You are not currently logged in.
Access JSTOR through your library or other institution:
When Are Agents Negligible?
David K. Levine and Wolfgang Pesendorfer
The American Economic Review
Vol. 85, No. 5 (Dec., 1995), pp. 1160-1170
Published by: American Economic Association
Stable URL: http://www.jstor.org/stable/2950981
Page Count: 11
You can always find the topics here!Topics: Economic theory, Capital investments, Taxes, Economic capital, Prices, Economic models, Market prices, Investment tax credits, Paradoxes, Shareholders
Were these topics helpful?See something inaccurate? Let us know!
Select the topics that are inaccurate.
Preview not available
We examine the following paradox: in a dynamic setting, equilibria can be radically different in a model with a finite number of agents than in a model with a continuum of agents. We present a simple strategic setting in which this paradox is a general phenomenon. However, the paradox disappears when there is noisy observation of the players' actions, and the aggregate level of noise does not disappear too rapidly as the number of players increases. We give several economic examples in which this paradox has recently received attention: durable-goods monopoly, corporate takeovers, and time consistency of optimal government policy.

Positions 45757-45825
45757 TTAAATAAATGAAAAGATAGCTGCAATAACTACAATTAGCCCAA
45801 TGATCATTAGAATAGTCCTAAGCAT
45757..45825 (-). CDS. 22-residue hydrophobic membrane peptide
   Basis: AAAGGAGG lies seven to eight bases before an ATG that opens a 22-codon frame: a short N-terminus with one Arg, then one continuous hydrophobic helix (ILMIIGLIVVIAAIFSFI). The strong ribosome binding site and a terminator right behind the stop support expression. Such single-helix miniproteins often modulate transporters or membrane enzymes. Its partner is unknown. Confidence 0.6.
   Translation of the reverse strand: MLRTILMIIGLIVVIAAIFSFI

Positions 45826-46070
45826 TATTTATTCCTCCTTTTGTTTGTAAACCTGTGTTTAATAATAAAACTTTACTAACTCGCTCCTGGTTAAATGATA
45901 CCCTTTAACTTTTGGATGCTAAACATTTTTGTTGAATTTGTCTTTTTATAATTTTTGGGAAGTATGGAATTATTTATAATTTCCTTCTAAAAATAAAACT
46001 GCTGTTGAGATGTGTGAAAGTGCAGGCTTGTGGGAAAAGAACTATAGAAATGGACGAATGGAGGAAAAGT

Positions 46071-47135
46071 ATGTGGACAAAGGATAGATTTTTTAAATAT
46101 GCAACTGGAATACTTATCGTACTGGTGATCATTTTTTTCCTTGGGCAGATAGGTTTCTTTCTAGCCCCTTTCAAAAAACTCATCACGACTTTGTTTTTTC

The American Economic Review © 1995 American Economic Association